The Knicks have agreed to terms on a four-year, $120 million extension with RJ Barrett, according to ESPN’s Adrian Wojnarowski. This commitment is somewhat momentous for the Knicks’ because it marks their first rookie-scale extension since Charlie Ward in 1999.
Below is a look at how this deal impacts the Knicks’ flexibility going forward and how it may play into Donovan Mitchell trade negotiations.
How it impacts the Knicks going forward
In HoopsHype’s extensions guide, we designated Barrett with a “strong” chance of getting extended and referenced Jaylen Brown’s four-year, $106 million extension from 2019 as a comparison and floor for Barrett. He got significantly more than that which makes sense in a rising cap environment, and it will be interesting to see how his deal impacts other rookie-scale extension-eligible players, like Tyler Herro.
Barrett’s extension won’t have any immediate impact on the Knicks’ cap sheet this year. He can still be traded this season, but as ESPN’s Bobby Marks notes, it would be complicated due to the poison pill provision. The full details of the deal are currently unknown, but according to SNY’s Ian Begley, there are incentives in the deal that add up to the reported $120 million total.
This deal all but eliminates any potential 2023 cap space opportunities, especially if they follow through on acquiring Mitchell. They wouldn’t be able to generate significant cap space with Barrett, Mitchell, Jalen Brunson, and Mitchell Robinson on the roster, even if they get off Julius Randle and Evan Fournier’s salaries.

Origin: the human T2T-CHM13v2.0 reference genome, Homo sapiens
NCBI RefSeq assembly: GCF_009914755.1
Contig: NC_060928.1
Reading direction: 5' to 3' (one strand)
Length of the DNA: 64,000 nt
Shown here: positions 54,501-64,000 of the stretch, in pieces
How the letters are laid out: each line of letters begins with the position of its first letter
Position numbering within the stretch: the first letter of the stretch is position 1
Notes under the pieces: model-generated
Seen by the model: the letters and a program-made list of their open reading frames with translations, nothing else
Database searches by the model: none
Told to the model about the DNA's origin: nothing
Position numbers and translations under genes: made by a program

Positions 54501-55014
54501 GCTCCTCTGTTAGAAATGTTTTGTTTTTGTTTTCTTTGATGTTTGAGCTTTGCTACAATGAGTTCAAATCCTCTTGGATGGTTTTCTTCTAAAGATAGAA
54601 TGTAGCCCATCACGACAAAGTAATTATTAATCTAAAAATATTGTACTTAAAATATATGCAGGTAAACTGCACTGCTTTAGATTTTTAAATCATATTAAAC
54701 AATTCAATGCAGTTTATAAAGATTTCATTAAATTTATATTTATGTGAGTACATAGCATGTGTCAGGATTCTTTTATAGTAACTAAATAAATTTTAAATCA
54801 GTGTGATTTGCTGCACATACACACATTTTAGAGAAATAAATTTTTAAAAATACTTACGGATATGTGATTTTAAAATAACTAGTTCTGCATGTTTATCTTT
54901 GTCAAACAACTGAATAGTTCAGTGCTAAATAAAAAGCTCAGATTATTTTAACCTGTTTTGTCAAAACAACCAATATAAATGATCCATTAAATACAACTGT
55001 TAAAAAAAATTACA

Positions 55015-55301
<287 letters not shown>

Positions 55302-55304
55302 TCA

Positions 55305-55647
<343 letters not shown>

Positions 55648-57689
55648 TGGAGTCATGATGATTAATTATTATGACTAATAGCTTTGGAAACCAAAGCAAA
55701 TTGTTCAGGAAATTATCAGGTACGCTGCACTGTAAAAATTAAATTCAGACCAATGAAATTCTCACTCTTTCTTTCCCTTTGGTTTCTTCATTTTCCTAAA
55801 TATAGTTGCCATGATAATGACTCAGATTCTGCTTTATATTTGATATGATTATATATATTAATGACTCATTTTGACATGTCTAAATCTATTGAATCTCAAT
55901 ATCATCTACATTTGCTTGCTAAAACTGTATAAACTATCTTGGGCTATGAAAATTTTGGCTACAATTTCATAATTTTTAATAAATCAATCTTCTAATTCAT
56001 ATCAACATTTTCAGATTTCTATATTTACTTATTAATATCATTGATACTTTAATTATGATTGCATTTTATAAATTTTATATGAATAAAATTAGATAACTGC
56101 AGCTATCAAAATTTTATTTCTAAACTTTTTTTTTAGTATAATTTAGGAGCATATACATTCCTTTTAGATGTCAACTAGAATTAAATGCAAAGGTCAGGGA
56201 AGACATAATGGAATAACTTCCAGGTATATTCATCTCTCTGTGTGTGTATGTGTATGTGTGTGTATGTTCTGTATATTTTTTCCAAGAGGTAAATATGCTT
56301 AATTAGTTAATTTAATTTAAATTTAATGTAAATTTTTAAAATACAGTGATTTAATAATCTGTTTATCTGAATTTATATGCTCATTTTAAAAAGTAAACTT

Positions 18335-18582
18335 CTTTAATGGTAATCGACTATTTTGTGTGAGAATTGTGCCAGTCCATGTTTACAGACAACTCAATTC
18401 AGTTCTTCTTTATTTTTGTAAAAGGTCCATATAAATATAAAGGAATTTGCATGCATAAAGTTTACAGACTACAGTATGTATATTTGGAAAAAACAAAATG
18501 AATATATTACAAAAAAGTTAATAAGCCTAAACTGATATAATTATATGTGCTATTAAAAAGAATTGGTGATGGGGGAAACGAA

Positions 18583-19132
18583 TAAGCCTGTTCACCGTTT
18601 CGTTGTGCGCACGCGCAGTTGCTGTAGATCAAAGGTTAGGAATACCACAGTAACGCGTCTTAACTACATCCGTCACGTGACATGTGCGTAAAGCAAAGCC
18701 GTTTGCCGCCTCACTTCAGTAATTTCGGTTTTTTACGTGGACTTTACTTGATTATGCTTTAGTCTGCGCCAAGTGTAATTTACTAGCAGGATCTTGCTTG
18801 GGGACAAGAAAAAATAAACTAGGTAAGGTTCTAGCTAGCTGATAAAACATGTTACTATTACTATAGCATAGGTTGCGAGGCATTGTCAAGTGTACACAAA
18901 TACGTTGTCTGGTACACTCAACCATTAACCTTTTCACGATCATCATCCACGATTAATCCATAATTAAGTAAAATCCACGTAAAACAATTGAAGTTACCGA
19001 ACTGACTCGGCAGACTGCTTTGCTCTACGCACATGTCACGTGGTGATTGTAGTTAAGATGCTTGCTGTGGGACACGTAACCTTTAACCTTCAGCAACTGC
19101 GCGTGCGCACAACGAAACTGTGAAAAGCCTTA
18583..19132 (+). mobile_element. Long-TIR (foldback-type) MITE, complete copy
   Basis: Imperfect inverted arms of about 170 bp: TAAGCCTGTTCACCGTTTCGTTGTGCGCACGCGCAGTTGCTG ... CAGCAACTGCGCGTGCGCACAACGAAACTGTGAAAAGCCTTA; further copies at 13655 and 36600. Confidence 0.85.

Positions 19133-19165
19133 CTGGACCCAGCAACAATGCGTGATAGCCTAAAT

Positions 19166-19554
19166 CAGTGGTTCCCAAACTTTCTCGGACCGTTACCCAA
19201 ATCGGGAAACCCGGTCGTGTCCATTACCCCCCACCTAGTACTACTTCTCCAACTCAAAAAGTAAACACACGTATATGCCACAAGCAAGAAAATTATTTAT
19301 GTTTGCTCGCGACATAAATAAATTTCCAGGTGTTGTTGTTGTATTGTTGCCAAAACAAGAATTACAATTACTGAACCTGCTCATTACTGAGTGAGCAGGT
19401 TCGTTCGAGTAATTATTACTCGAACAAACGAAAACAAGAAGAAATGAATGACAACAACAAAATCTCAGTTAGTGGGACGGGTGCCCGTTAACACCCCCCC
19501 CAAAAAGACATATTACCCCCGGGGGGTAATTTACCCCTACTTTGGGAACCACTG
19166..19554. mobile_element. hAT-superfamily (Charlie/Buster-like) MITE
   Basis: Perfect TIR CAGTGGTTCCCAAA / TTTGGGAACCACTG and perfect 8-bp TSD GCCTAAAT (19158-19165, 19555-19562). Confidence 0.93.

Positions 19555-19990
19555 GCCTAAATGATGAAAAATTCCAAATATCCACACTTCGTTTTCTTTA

The Knicks are also likely to be treading the luxury tax going forward. They are now projected right at the luxury tax line for 2023-24 with their current roster, assuming they pick up the $15.6 million team option for Derrick Rose. If they acquire Mitchell, there is a strong chance that they would be taxpayers next season for the first time since the 2014-15 season.
How it impacts a potential Donovan Mitchell trade
Barrett’s extension shouldn’t have much of an impact on trade negotiations with the Jazz unless they still want to acquire him for Mitchell. According to Wojnarowski, there have been frameworks discussed with Barrett and frameworks discussed without him that focused more on unprotected first-round picks and young players such as Quentin Grimes.
Because of Barrett’s extension, his incoming salary for a team trading for him is now $26.2 million, the average of $120 million, and his $10.9 million salary for 2022-23 over five years. The Knicks still need to send out at least an additional $13.3 million on top of Barrett’s $10.9 million to match for Mitchell. However, the Jazz can only take back $38 million for Mitchell, meaning they can’t acquire all of the Knicks’ required outgoing salary while matching salaries.
Utah doesn’t have cap space or a trade exception big enough to absorb Barrett’s inflated incoming salary, so if they still want him, a third team would most likely have to get involved to take on New York’s additional salary filler. There are some combinations the Knicks could send out that makes a deal work without a third team, but that would require trading a majority of their young players on rookie contracts.
With Barrett now less likely to be included in a trade for Mitchell, a package based on draft picks and young players could be focused on. According to The Athletic’s Tony Jones, the Jazz remain interested in Grimes, Obi Toppin, and several of New York’s unprotected future first-round picks. He adds that the Knicks have been hesitant to give up too much in hopes of preserving enough assets to potentially acquire another significant player in the future.
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